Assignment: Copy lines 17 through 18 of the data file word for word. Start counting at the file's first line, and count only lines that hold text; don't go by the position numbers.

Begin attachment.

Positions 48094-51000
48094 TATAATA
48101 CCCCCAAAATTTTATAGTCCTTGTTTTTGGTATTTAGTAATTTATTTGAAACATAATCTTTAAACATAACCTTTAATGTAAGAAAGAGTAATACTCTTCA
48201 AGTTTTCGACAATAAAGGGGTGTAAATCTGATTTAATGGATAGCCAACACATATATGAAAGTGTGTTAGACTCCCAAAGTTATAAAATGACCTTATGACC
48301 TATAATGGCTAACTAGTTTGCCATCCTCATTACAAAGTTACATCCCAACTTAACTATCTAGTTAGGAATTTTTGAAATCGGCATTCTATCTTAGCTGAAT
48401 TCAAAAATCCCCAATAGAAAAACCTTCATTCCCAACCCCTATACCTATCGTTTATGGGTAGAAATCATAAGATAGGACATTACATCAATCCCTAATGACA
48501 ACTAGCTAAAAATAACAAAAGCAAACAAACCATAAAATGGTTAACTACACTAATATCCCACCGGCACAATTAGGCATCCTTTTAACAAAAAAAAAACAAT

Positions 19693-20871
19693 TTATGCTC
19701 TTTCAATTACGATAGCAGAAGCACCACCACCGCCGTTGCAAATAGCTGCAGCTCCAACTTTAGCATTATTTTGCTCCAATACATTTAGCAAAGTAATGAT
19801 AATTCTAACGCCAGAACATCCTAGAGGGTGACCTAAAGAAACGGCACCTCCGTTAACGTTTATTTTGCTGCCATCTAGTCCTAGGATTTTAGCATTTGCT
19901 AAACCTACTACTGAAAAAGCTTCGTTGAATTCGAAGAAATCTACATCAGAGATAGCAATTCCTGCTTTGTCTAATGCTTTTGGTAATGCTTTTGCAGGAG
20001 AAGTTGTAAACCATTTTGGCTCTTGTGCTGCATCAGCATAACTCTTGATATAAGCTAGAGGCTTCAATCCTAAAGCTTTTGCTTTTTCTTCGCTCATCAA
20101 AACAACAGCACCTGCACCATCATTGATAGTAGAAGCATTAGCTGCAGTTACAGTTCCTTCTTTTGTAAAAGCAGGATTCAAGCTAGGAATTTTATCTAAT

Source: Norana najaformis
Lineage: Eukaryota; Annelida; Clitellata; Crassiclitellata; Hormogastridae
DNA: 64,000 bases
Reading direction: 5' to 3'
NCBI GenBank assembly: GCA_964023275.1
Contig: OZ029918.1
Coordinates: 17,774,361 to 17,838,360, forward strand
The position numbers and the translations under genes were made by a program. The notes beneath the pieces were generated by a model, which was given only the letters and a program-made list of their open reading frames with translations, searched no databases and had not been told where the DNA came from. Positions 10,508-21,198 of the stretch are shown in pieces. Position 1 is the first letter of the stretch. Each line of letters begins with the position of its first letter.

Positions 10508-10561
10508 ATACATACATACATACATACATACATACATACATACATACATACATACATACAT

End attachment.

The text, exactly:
DNA: 64,000 bases
Reading direction: 5' to 3'